Never having been in the spotlight, Almaz is one of the most curious films in our cinema, and it’s time to take a closer look at it—many things about it will surprise us…
A teacher named Almaz comes to a remote village. As a matter of fact, we never see Almaz when she teaches in the classroom: we only see her teaching the children physical education in the school yard. More than in the school, Almaz is interested in setting up a carpet-weaving cooperative in the village.
In the mid-1930s, during the period of collectivization, the subject of cooperatives was already in the past, in 1931, when Jafar Jabbarli wrote his play Almaz. Two years before this play, the film The General Line by the great Russian director Sergei Eisenstein was released—Jafar Jabbarly could have watched it. The General Line also dealt with the organization of a cooperative in a village, the main organizer of the cooperative also being woman. In the same year, Stalin ordered to change the film title to “Old and New”. Cooperatives were no longer the mainstay of rural life. In fact, cooperatives were financially profitable for the peasants, but they were soon replaced by collective farms, which tuned the peasants into slaves again. Perhaps, when Jafar Jabbarly wrote the play, he saw another film made in those years—Odna (Alone) directed by G. Kozintsev and L. Trauberg. In this film, a single woman goes to a remote village and faces a class struggle there. But unlike the female protagonists of Alone and many other similar films, Almaz does not see her enemies. She is too open-hearted and naïve. It is these traits that set Almaz apart from other female characters in Soviet cinema.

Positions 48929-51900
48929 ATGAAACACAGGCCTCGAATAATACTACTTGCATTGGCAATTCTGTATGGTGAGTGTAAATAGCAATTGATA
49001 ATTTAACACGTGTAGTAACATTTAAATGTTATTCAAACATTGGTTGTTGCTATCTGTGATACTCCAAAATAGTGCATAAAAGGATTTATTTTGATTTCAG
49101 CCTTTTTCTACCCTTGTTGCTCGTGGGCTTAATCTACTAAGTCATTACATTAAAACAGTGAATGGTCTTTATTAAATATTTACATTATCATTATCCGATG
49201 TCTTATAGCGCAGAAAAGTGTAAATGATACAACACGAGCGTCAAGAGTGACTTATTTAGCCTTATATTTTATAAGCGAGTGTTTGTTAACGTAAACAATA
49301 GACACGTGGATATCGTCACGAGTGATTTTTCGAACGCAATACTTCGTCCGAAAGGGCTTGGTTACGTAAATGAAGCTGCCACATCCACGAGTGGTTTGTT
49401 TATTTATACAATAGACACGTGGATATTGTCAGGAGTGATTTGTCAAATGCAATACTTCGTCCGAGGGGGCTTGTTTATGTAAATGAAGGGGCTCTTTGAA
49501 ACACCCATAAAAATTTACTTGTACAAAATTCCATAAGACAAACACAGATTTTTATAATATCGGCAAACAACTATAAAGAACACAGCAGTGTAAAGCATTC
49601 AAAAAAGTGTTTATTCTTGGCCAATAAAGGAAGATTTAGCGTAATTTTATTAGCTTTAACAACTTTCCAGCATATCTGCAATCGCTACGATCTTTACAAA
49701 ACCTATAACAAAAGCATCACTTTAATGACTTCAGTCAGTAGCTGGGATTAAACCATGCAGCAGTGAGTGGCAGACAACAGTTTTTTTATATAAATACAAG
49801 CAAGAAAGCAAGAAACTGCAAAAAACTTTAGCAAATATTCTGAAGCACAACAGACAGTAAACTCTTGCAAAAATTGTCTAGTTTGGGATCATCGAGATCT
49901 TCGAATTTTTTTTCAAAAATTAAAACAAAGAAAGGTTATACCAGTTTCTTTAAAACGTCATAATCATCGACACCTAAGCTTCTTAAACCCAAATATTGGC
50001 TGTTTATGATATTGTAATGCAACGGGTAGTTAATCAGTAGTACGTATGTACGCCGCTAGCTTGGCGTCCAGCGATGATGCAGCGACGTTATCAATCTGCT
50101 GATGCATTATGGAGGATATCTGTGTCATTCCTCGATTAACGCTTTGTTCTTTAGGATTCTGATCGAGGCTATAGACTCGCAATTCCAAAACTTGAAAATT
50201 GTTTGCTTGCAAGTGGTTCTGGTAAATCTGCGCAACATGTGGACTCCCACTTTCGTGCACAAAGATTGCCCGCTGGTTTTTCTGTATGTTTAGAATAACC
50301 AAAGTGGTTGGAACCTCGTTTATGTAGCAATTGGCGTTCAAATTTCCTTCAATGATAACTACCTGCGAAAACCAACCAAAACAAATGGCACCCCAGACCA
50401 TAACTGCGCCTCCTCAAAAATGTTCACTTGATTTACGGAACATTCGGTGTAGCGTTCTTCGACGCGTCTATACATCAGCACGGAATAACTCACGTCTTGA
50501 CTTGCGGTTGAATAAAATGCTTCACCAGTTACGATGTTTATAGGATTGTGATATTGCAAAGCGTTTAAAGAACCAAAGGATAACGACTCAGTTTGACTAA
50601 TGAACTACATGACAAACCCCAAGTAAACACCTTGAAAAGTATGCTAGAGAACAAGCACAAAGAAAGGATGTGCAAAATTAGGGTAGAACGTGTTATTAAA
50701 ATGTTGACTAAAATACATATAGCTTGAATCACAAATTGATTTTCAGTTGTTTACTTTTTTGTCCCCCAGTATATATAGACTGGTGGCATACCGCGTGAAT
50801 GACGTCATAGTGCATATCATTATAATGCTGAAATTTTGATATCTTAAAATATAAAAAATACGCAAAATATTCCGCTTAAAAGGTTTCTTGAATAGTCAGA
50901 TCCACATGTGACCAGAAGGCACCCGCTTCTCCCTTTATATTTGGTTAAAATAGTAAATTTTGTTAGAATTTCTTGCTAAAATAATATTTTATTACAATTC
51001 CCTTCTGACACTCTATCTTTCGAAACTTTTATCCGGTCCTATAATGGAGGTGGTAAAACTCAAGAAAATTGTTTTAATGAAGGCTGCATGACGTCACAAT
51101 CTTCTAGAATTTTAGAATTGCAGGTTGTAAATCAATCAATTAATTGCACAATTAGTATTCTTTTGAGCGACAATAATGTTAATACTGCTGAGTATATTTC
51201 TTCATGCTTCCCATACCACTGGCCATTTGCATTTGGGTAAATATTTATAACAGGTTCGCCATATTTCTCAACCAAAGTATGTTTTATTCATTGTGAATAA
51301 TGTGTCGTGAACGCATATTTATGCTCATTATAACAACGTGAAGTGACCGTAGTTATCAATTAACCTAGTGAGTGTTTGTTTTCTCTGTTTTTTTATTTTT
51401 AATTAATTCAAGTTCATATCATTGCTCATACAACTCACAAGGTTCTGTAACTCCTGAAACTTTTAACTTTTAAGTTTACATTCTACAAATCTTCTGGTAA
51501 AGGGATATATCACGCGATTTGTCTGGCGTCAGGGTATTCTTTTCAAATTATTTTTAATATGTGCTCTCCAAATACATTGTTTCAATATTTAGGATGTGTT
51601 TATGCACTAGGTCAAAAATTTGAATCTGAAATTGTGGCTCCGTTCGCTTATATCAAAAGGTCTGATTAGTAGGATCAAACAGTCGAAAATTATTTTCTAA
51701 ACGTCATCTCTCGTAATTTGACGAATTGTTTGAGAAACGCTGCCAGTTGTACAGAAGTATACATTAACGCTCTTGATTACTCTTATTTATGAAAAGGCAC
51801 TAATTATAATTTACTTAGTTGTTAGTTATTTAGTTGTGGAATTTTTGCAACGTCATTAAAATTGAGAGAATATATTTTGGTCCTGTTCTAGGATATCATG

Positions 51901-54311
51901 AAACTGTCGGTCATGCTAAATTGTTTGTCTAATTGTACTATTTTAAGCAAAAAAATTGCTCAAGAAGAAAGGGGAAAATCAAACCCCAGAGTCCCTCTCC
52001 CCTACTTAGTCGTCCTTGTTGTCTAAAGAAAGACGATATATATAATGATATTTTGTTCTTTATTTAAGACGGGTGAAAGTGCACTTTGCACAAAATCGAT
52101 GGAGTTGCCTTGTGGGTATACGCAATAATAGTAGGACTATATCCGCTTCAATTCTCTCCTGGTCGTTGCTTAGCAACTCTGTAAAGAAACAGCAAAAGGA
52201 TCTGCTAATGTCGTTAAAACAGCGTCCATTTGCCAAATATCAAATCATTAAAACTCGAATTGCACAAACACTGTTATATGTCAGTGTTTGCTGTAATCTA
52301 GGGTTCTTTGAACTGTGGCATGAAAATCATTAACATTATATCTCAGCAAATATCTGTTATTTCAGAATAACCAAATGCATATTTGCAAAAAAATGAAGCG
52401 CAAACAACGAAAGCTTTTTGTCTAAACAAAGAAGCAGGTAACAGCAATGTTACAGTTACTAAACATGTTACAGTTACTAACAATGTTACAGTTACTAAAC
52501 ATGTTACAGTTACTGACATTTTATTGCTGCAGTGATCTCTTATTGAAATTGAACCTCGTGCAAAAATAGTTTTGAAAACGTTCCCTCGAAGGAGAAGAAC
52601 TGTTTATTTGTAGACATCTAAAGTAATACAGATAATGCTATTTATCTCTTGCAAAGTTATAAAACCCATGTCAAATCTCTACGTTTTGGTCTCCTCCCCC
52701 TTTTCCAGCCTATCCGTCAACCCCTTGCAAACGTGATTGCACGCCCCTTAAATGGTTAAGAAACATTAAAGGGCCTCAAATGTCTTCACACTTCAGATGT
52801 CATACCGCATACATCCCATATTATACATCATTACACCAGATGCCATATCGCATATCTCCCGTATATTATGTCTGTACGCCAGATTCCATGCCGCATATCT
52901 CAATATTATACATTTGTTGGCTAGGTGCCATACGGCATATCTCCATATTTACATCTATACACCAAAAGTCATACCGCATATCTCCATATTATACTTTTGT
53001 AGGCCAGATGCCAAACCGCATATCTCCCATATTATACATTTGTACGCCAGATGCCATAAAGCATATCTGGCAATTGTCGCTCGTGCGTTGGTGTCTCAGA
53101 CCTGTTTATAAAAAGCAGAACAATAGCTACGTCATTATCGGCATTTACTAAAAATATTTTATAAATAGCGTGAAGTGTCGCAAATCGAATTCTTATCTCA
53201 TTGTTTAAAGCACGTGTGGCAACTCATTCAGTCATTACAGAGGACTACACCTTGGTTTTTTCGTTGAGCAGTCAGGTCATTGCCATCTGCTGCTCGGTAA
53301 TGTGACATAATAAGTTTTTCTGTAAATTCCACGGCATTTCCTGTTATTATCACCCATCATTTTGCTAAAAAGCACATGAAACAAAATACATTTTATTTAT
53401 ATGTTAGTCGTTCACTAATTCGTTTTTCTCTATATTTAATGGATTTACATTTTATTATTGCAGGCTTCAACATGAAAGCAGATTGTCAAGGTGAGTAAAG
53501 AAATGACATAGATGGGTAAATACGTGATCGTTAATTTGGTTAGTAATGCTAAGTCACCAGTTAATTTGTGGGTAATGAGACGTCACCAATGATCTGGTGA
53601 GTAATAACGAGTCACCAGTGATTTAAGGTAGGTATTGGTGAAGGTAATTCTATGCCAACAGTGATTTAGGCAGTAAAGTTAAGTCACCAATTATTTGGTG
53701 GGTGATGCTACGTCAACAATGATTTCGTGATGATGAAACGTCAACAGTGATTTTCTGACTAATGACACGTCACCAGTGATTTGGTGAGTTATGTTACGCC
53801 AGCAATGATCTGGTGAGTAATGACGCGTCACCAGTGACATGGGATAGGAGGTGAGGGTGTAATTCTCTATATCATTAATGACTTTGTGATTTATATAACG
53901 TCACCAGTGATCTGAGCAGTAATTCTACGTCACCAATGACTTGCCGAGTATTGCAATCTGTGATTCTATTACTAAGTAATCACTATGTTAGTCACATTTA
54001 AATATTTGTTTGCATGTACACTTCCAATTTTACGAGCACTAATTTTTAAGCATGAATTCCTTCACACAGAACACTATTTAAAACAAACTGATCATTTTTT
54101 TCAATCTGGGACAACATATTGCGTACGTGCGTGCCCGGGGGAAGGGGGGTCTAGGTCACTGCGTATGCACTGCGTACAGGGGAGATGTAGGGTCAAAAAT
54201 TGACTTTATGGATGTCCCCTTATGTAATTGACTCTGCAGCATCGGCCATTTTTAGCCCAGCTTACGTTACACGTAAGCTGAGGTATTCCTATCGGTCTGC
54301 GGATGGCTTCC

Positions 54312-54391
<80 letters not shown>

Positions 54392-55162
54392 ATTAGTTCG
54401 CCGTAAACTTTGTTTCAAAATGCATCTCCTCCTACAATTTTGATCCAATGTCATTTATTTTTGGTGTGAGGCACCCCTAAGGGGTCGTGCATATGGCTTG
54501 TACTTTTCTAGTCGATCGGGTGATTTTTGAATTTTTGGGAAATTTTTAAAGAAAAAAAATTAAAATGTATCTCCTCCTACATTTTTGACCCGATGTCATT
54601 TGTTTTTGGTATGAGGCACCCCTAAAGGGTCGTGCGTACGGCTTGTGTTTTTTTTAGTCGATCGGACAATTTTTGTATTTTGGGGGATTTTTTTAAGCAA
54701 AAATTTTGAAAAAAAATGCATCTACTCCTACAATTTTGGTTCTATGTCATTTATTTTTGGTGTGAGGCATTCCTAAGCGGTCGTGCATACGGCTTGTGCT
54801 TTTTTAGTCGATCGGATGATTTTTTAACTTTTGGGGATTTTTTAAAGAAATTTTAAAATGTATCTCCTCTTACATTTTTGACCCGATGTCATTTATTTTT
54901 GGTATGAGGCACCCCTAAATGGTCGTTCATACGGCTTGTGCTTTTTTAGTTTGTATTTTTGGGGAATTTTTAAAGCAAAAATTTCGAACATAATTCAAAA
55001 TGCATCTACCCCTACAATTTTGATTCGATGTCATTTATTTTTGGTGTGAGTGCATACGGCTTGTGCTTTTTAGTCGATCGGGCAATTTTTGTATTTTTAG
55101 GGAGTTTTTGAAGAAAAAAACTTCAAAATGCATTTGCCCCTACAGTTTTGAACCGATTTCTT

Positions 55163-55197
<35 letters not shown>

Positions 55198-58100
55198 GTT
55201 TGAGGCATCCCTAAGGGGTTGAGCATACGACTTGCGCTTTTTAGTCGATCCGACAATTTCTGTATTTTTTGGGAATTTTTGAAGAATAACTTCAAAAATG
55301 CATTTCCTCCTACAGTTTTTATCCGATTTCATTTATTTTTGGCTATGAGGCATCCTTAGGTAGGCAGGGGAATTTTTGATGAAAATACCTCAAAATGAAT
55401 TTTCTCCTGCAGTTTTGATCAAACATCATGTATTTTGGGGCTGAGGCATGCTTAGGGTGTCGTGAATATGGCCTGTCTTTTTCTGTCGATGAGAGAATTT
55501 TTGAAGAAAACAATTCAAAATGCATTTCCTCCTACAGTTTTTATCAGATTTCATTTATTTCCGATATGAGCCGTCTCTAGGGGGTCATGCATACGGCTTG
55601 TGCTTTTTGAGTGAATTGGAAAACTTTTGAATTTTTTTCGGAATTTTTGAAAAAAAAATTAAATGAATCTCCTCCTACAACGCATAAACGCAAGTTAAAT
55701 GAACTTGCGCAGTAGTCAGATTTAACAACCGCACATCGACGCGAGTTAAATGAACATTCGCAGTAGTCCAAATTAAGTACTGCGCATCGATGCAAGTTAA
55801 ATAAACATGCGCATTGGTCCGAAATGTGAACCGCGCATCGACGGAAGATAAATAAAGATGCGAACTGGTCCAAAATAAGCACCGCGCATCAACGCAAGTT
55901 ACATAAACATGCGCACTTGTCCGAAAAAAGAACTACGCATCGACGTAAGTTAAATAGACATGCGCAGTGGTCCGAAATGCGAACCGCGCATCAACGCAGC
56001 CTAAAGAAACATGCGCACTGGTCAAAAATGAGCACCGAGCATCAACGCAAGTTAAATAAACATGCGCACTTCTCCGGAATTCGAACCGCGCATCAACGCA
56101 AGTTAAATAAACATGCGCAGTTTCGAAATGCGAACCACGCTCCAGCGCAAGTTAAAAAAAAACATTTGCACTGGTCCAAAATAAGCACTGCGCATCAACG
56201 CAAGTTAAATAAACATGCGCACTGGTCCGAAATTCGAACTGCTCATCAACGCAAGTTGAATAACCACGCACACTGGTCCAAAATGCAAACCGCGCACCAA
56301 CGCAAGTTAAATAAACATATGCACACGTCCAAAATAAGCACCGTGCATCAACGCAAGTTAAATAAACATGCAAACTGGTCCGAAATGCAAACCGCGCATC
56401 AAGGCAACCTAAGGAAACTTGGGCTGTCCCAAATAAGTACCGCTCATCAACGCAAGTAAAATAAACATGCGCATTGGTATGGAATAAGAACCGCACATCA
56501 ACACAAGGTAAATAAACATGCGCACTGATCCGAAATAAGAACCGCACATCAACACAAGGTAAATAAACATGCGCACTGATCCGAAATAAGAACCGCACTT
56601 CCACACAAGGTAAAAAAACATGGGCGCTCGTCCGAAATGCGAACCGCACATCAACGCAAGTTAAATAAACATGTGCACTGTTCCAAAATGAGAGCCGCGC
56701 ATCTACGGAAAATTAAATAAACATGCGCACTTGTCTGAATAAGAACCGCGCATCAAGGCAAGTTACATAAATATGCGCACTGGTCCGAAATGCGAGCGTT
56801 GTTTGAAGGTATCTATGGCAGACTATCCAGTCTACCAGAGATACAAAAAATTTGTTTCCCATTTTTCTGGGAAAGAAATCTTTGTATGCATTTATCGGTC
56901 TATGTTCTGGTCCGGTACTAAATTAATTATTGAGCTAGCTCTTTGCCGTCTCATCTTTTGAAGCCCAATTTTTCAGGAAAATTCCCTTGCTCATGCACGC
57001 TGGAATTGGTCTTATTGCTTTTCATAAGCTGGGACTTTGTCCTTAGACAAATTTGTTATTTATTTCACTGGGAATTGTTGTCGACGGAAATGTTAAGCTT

In the films Party Membership Card, The Peasants and The Great Citizen, it was the woman who exposed the man and never the other way around. According to the old Russian patriarchal mentality, the relationship between husband and wife in the family embodies the relationship between God and man, respectively. In a society with such a mindset, a woman who exposes her husband symbolically rejects “God” in her family. When she turns her husband in to the authorities, it is as if she submits herself to another, stronger man. At that time, the Orthodox consciousness was still very strong in Russian society. According to it, nuns who renounce family life are married to God. But who is this “God”?
The answer to this question can be found in the film Kolybelnaya (Lullaby) by the prominent documentary director Dziga Vertov made in 1937, during the most dreadful period, notable for its archetypal approach to the figure of a woman. The image of a mother singing a lullaby to her baby runs through the film. There are different mothers: Russian, Ukrainian, Spanish, Muslim… The absence of men in the film is striking. Only one man travels from frame to frame throughout the film: Comrade Stalin. Women from all over the Soviet Union embrace and kiss him. And it turns out that he is the father of babies of all nationalities. Like the ancient Greek god Zeus, he impregnates all these women… In a real dictatorship, there can be only one man.
Almaz is a film with a feminine nature. It is as if men are not particularly important to the film’s authors.
In Jafar Jabbarly’s plays, women’s names immediately catch the eye. Seriyye, Gulzar, Dilara, Dilbar, Sevil, Almaz—twice as many as men’s—Aydin, Ogtay, Yashar.